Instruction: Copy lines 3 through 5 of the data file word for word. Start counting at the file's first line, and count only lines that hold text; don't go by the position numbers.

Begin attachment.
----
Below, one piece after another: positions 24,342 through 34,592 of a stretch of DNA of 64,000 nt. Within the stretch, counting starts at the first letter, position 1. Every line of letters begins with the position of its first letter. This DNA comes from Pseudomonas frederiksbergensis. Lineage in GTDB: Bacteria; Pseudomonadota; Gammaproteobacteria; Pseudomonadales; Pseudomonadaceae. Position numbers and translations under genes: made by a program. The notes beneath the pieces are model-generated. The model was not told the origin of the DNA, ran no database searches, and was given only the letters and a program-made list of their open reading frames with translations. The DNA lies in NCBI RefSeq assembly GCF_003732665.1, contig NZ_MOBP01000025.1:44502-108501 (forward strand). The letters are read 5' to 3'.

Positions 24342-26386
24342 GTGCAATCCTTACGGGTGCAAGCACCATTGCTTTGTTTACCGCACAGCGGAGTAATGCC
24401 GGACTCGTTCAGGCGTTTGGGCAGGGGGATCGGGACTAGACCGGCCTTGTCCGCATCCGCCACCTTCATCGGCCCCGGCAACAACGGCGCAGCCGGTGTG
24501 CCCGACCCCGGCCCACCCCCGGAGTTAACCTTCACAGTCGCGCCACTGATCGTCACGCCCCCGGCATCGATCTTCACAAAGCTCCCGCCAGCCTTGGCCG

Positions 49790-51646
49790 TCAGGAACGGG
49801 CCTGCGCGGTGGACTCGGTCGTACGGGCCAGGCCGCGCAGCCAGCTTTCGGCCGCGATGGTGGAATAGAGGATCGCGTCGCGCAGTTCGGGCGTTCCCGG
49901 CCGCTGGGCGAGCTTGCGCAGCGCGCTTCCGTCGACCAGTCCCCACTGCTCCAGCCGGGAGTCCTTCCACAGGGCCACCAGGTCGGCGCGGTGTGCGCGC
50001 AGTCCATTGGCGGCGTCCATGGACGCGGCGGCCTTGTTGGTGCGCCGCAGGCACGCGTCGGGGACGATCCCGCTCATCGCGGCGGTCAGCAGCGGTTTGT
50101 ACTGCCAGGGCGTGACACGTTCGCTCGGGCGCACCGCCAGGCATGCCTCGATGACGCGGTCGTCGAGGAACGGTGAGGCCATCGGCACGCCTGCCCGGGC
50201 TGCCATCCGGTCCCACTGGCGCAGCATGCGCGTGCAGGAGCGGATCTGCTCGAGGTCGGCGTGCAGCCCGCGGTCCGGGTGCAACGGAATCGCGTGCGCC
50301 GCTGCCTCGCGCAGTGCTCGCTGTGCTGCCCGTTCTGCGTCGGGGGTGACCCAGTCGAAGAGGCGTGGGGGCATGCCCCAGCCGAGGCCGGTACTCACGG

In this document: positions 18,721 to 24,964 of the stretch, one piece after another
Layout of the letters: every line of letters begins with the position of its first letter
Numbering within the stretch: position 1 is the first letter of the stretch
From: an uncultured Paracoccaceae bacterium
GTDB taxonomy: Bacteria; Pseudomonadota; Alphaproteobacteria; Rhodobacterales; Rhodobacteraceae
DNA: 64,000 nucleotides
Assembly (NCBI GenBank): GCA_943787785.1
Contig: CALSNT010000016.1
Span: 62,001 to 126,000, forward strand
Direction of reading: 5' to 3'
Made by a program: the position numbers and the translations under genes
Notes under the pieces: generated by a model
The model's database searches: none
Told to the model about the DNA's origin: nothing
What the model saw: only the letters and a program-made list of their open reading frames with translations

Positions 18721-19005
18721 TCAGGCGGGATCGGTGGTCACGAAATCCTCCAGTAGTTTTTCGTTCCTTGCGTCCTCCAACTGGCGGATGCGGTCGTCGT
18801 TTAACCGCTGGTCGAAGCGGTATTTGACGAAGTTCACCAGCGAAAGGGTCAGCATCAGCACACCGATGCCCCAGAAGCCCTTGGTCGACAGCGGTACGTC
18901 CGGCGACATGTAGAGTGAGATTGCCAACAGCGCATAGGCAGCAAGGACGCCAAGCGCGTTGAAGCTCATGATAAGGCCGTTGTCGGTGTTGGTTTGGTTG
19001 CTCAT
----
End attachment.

24342 GTGCAATCCTTACGGGTGCAAGCACCATTGCTTTGTTTACCGCACAGCGGAGTAATGCC
24401 GGACTCGTTCAGGCGTTTGGGCAGGGGGATCGGGACTAGACCGGCCTTGTCCGCATCCGCCACCTTCATCGGCCCCGGCAACAACGGCGCAGCCGGTGTG
24501 CCCGACCCCGGCCCACCCCCGGAGTTAACCTTCACAGTCGCGCCACTGATCGTCACGCCCCCGGCATCGATCTTCACAAAGCTCCCGCCAGCCTTGGCCG